\(\frac{T_{eq}}{dQ}=\frac{\partial T_{eq}}{\partial Q} \bigg \rvert _{direct}=-\bigg ( \frac{ \partial R_{toa}}{ \partial T_{eq}} \bigg ) ^{-1} =-\bigg ( \frac{ \partial R_{toa}}{ \partial T_{e}} \frac{ \partial T_{e}}{ \partial T_{eq}} \bigg ) ^{-1} =-\bigg ( \frac{ \partial ( \sigma T_{e}^{4})} { \partial T_{e}} \frac{ \partial T_{e}}{ \partial T_{eq}} \bigg ) ^{-1} =\frac{1}{4\sigma T_{e}^{3}}\)

Inserting the emission temperature of the earth‐atmosphere system (255K) we get

\(\frac{T_{eq}}{dQ}=\frac{\partial T_{eq}}{\partial Q} \bigg \rvert _{direct}=0.26\) [\(K/(W/m^2)\)]

In other words, a 1 \(W/m^2\) change in radiative forcing will induce a 0.26\(^{\circ}C\) equilibrium temperature change.

Including feedbacks

If other variables than temperature are changing the calculation of \(\partial R_{toa} / \partial T_{eq}\) is more complicated.

\(\frac{T_{eq}}{dQ}=-\frac{1}{\bigg [ \frac{\partial R_{toa}}{\partial T _{eq}} \bigg \rvert _{direct} + \sum_{i=1}^{N} \frac{\partial R_{toa}}{\partial T_{eq}}\bigg \rvert _{x_{i}} \bigg ]}\)

Where \(x_{i}\) are other climatic parameters such as such as clouds, water vapour, snow, ice etc that again affect temperature.

In the literature the different terms in the denominator are often given as feedback parameters (even if the first term, the direct response, is not a feedback) defined as:

\(\lambda_{x_{i}}=-\frac{\partial R_{toa}}{\partial T_{eq}} \bigg \rvert _{x_{i}}\)

The unit for the feedback parameters are \(W/(m^2K\)) and indicate how much the net energy at the top of the atmosphere is changed for a given feedback (in other words how much more or less energy remains in the earth-atmosphere system) for a 1 \(^{\circ}C\) change in temperature . Using this notation a negative \(\lambda _x\) implies that the feedback is negative and positive values that the feedback is positive. Note that in the literature \(\lambda _x\) is sometimes defined without the minus sign. Using the above definition we get:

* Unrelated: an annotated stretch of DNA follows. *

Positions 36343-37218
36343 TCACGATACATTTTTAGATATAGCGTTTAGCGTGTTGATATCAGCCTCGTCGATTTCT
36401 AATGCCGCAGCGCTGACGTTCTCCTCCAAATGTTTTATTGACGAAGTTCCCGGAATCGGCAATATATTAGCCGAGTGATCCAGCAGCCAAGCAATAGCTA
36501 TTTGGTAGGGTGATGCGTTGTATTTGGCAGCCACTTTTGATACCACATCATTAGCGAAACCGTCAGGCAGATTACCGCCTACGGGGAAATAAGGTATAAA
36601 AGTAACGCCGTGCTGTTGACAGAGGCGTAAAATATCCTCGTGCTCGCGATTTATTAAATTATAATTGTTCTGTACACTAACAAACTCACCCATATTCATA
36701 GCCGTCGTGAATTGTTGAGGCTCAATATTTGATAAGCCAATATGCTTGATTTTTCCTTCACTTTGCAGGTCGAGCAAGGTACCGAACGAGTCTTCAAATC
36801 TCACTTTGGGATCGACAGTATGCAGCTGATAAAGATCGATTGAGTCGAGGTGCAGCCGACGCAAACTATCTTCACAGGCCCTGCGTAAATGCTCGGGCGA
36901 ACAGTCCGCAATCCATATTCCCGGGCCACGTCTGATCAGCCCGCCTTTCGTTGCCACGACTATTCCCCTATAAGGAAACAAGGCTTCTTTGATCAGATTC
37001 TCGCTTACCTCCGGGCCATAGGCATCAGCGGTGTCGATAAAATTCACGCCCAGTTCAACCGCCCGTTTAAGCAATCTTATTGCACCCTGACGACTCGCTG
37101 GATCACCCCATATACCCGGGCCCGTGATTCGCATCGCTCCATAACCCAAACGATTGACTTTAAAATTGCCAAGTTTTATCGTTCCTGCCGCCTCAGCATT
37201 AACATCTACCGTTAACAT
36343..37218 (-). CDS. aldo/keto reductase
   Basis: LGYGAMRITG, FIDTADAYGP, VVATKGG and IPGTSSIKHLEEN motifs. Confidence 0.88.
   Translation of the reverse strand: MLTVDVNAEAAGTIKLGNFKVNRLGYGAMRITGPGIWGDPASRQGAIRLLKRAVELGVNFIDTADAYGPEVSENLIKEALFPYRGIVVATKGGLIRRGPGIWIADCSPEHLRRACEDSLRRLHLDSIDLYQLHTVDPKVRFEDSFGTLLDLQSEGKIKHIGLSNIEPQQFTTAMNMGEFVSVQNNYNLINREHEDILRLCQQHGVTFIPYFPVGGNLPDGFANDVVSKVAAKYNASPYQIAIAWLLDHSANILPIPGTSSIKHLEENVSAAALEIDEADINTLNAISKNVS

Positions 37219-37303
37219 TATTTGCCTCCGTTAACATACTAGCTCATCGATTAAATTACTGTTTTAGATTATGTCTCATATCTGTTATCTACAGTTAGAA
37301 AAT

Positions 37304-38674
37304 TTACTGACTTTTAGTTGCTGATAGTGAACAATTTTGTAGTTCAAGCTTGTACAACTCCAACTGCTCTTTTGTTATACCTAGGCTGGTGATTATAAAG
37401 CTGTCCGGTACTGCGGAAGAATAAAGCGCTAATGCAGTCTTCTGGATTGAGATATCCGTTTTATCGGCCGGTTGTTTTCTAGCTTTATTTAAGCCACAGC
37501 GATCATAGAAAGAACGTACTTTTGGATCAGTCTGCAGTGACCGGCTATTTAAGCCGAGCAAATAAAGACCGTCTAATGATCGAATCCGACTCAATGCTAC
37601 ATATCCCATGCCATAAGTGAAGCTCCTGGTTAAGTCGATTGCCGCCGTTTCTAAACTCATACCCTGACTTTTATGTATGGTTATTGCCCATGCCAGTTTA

\(\frac{T_{eq}}{dQ}= -\frac{1}{\bigg [ \lambda_{direct} + \sum_{i=1}^{N} \lambda _{x_{i}} \bigg ]}\)

Inserting this into equation 1 gives

\(\triangle T _{eq} \approx -\frac{1}{\bigg [ \lambda_{direct} + \sum_{i=1}^{N} \lambda_{x_{i}} \bigg ]} \triangle Q\)

Thus the temperature change can be approximated by calculating the different feedback parameters. The table below gives typical values for the different feedback parameters.

Feedback type
Table: Strength of individual feedback parameters [\(W/(m^2K\))] from different state of the art climate models. Values taken from Soden and Held (2006).

Example: Calculating climate sensitivity due to doubling of CO\(_2\)

From the reading material for week 1 the radiative forcing of CO\(_2\) was given as: \(RF_{co_{2}} = \alpha ln(C / C_0)\) where \(\alpha =5.35, C_o\) is the reference CO\(_2\) concentration (usually takes as 280 ppm) and C the CO\(_2\) concentration. C and C0 must be given in ppm (parts per million).

A doubling of CO\(_2\) then gives a radiative forcing of \(3.7 W/m^2\) which together with the average values from the table above we can calculate the temperature change using:

\(\triangle T _{eq} \approx -\frac{1}{\bigg [ \lambda_{direct} + \sum_{i=1}^{N} \lambda_{x_{i}} \bigg ]} \triangle Q\)

The no feedback result: \(\triangle T_{eq} \approx -\frac{3.7}{-3.2} =1.15 ^{\circ}C\)

With feedbacks: \(\triangle T_{eq} \approx -\frac{3.7}{-3.2 + 1.8 - 0.84 + 0.69 + 0.26} = 2.8^{ \circ }C\)

Share this article:

This article is from the free online course:

Causes of Climate Change

University of Bergen